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FringeReview UK 2016

People Places and Things

National Theatre in association with Wyndham’s Theatre London. Delfont Mackintosh Theatre

Genre: Contemporary, Drama, New Writing, Theatre

Venue: Wyndham’s Theatre London. Delfont Mackintosh Theatre


Low Down

Directed by Jeremy Herrin, Duncan Macmillan’s acclaimed People Places and Things transfers from the National Theatre Dorfman to Wyndham’s Theatre. It establishes Denise Gough as a performer of the front rank. The set’s designed by Bunny Christie, with music by sound by Matthew Herbert and Gibbons.


Duncan Macmillan’s acclaimed People Places and Things transfers from the National Theatre Dorfman to Wyndham’s Theatre. It establishes Denise Gough as a performer of the front rank. Directed by Jeremy Herrin, set designed as a curvy white box by Bunny Christie, with music by Matthew Herbert and alarmingly distortive sound by Tom Gibbons.


The title refers to the mechanisms that trigger addict relapses. Emma (her stage name, really Sarah, and sometimes Nina) is apt to trigger these in spectacular fashion, and Denise Gough’s performance is more than even that. It’s a stand-out exhausting role, one of the finest of recent times.


Nina because that’s where we see her falling into the seagull she says she’s not and collapsing with an addict’s nosebleed on stage in full 1896 dress as her Konstantin grabs her calling her not Nina but Emma. It’s one of several coups in this absorbing play about AA and the road to recovery. Like many it’s about relapse and re-admittance too. Polly Bennett’s movement becomes crucial.


This splits the play nearly into two halves. Emma is incredibly bright quoting Foucault, pretending her name’s Nina, and when she’s dried out Barbara Marten’s doctor/therapist attempts to get her to admit the depth of her addiction and its triggers, which she does with consummate Jesuistical skills when Emma refutes higher powers (a theme of AA and this play). It’s disorienting that she feels guilt at her dead brother Mark’s demise, similar to her own near-death though a bit more fatal.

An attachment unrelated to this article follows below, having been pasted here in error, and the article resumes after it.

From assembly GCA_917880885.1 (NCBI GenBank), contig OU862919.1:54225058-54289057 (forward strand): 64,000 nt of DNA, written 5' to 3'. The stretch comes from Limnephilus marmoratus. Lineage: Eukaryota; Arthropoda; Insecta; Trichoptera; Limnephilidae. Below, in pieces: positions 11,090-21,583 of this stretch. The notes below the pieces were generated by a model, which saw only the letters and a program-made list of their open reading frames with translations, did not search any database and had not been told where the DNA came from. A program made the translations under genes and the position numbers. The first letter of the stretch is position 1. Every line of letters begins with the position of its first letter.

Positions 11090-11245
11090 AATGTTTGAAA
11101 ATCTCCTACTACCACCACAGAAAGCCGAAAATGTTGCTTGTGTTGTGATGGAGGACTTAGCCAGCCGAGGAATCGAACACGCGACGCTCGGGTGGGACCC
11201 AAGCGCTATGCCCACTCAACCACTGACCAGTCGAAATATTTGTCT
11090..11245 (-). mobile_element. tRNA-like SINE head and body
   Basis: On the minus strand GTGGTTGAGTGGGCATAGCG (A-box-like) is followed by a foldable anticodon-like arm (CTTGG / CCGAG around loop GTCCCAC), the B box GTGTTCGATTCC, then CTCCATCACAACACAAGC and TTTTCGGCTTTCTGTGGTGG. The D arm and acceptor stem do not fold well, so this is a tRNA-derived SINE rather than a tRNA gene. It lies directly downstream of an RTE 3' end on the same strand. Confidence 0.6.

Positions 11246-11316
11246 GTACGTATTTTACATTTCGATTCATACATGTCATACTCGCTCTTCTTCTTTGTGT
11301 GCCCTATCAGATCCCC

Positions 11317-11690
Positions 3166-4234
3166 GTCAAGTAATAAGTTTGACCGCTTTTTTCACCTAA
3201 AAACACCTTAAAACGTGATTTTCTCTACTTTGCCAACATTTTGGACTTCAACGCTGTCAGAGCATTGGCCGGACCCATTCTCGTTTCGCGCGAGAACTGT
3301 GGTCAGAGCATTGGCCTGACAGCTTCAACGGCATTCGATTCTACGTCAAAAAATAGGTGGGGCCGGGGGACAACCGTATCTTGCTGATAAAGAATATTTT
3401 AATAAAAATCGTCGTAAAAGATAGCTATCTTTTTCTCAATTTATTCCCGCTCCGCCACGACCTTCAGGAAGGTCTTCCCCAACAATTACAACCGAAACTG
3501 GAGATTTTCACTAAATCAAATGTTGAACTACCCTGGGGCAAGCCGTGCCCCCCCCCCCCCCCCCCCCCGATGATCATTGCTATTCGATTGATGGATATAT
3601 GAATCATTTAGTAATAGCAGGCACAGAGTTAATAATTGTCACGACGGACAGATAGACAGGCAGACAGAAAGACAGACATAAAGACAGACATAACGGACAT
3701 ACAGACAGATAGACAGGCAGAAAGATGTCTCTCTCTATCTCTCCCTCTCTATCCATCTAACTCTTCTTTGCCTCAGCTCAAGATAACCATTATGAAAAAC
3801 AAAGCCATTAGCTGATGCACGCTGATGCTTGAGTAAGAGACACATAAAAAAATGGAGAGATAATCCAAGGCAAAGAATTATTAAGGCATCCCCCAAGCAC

Mark is also confusingly the name of her critical friend (the redemptive parallels being deliberate), a man with a terrible past who’s sussed her bullshitting, savagely interrupting one of her stories denying her life story. ‘It’s the plot of Hedda Gabler’ he confronts her privately (another coup). He’s seen her in several plays, listing them – pub plays mean alcoholics can drink alone without notice. So later when he doesn’t know what quixotic means – Macmillan wants to run with a joke about Wily Cayote too fondly – we feel Macmillan has failed to do his own character – consummately wrought by Nathaniel Martello-White – some justice. Macmillan is trying to flesh out a cipher and hasn’t quite nailed it. It’s a small flaw but in performance Martello-White knowingly dulls the edge of Mark’s knowing text as we have it, for good reason. The therapy sessions too a a beat too long on occasion, and that’s the script.


The most spectacular moment comes as it often does at the close of the first act. Emma spoils Marks’ graduation party and suddenly out of her bed jump eight other identically clad and haired Emmas, as she relapses – this is Bennett’s supreme movement as movement co-ordinator. Next thing she’s back, and it’s Mark, now working at AA (the previous worker fatally relapses when his dog died) suddenly recognizing her, that sets her on her recovery path. Marten and Martello-White tease out Emma’s fighting and her recovery is slow, believable – we get a rapid-cut pattern of group meetings like Macmillan’s Lungs, recalling the fact that Macmillan has a special way with the passing of time, deployed here less as this is a more conventionally solid play, despite the prancing Emmas.


But however touching, it’s her parents towards whom Emma has role-played with the group who chillingly deny her closure, or forgiveness, the mum played by Martens (transference joke: so the doctor really is like her mum). ‘It should have been you’ remarks Dad about Mark’s death in a deadlier bit of transference. ‘It should be you that we buried. At least we’d know you were out of trouble.’ Emma’s family won’t forgive the broken family, the lack of its continuance (she’s nearly forty her mother insists). Her mother offers her the box of drugs she’s not after all chucked. Take them and get out, or stay. This is more than tough love, and Emma’s response is to access her AA network and we finally see her using that Quixotic joke. It’s a corporate video with absurd self-affirmation elements built in. Only having laughed at them with Mark, she knows now they mean her own life.


Jeremy Herrin and his cast are almost beyond praise. The tiny flaws can be ironed out and should be, since this masterpiece in the making is a pivotal unexpected smash-hit few expected. It speaks to our condition rather more intimately than even its author expected.